The one thing that always bothered me about the law (as in the job) is that it’s not easily exportable.
I guess the same is true for all professionals but I’ve always felt law was extremely local in a way. Fizzz points me out this article about the new global job shift which makes me wonder if it’s not a good thing after all.
Meanwhile, the timing in interesting: I’m wondering where to apply for jobs. Apart from the « apply everywhere and see what happens », I’m split between the public sector / law firm / private corp debate and the big place / small place dilemma and the Montreal / wherever choice. Yeah, I’m optimistic: I assume I’ll be able to choose. Time will tell. Having all options theoretically open makes for some interesting reflexions on one’s goals in life though. I hate it.
[yeah, I think it's on /. too]
A British TV show on the Iraq situation. It is funny, yet the funniest parts are factual. Which is not so funny when you think about it.
[via Aaron Swartz]
Following last week’s announcement of a Datang, Philips, Samsung TD-SCDMA partnership, The Register has this scathing editorial.…
I love telecom gossips. Thanks for the heads up Cla.
[Via The Register]
URGENT ASSISTANCE NEEDED BY USA – IMMEDIATE ATTENTION NEEDED.
Hey, it’s tax season again
[via Bill Fitler's HeisenBlog]
« This is pretty cool–I’m surprised I didn’t see it earlier. James Spahr used OmniGraffle and AppleScript to generate a visual mapping/representation of his website’s traffic. The result is quite interesting… »[ Mr. Barrett]
I also like the system he apparently has to log all the websites he reads. I’d love a way to do this on a semi permanent basis, with an easy way to opt out of logging certain sites after you realize they’re not interesting after all. I have my browser history, but it’s really not too useful just sitting there as it is. Logging outgoing links from my news aggregator (or flagging stories for the feeds that have the entire content included) would be a good start though.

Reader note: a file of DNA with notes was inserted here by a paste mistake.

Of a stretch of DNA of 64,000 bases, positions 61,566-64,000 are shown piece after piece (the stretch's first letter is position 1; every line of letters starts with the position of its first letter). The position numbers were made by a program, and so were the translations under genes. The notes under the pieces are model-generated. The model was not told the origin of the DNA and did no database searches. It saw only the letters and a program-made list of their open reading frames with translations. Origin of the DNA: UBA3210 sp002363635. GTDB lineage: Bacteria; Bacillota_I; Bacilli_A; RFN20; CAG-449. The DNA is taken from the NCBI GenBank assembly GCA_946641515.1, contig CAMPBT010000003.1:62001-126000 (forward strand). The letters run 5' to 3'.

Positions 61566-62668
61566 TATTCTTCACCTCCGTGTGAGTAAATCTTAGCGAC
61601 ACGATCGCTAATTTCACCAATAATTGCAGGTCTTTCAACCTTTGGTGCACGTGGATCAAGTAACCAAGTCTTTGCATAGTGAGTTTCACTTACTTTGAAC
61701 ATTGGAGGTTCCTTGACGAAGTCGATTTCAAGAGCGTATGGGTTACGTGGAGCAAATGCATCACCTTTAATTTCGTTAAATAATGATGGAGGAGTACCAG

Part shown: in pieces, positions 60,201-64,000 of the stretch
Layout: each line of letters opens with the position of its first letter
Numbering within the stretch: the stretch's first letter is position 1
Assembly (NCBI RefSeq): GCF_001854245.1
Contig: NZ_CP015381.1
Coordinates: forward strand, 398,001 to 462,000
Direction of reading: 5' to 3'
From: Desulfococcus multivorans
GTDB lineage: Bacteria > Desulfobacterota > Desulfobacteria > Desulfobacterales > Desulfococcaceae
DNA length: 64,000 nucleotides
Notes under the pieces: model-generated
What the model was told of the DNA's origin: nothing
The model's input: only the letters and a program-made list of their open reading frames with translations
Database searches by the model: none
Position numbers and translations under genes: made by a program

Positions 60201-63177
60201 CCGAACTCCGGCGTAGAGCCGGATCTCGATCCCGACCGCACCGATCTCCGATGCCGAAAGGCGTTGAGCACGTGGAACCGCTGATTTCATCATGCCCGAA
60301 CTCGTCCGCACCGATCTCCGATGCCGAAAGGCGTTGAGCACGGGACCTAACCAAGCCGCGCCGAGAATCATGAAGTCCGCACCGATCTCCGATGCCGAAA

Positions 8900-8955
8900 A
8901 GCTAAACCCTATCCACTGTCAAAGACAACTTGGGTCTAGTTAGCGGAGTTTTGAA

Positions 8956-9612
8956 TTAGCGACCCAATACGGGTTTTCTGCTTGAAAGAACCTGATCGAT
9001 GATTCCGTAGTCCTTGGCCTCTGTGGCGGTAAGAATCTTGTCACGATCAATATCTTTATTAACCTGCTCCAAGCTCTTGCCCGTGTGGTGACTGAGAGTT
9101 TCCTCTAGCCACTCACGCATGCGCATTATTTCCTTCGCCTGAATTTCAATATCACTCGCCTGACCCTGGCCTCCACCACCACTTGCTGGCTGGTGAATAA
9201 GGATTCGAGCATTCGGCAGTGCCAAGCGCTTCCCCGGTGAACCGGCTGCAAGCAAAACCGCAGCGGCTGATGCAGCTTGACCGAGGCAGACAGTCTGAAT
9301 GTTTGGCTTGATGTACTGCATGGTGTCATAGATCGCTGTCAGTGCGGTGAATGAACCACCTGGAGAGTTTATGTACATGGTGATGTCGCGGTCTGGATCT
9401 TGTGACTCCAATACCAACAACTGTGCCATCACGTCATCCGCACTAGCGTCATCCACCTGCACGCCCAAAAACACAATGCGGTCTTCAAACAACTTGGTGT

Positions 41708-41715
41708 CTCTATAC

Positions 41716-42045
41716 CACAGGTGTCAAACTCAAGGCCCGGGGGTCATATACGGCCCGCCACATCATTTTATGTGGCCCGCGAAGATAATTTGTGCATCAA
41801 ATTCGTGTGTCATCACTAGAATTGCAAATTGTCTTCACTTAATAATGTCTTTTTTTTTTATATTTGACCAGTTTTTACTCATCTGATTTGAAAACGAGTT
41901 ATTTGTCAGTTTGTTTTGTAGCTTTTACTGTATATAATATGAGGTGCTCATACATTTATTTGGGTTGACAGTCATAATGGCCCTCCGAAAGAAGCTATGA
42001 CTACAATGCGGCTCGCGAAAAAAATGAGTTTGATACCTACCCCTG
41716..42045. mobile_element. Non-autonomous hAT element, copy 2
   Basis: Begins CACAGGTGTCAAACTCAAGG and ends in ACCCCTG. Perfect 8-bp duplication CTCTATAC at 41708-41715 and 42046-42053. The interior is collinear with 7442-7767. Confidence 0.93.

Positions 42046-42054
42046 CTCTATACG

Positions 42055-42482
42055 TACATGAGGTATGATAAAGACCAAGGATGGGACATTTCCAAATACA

WSIS delegates fail to agree on a resolution about « supporting » open source software. The draft was changed to use « encourage » after objections by U.S.
What was the US doing at this conference? The little story has it that the summit, originally an Asian Regional Conference mutated into an Asia Pacific meeting because ESCAP insisted on participating. Here is the list of member states to the UNESCAP.
Update (03/02/03): The Register has an article on this story, which raises the same concerns.
Sniter points out that the recent Search King decision involving Google’s Page Rank technology could be viewed as the acknowledgement by the court that Google’s discretion in the construction of the Page Rank represents the expressive nature of such code.
Accordingly, the Court concludes that Google’s PageRanks are entitled to First Amendment protection.
Code is speech. It’s like a mantra. Chant early, chant often
LawMeme’s initial coverage and reaction to the decision.
The Economist on copyrights
Digital technologies are not only making it easier to copy all sorts of works, but also sharply reducing the costs of creating or distributing them, and so also reducing the required incentives. The flood of free content on the internet has shown that most creators do not need incentives that stretch across generations. To reward those who can attract a paying audience, and the firms that support them, much shorter copyrights would be enough. The 14-year term of the original 18th-century British and American copyright laws, renewable once, might be a good place to start.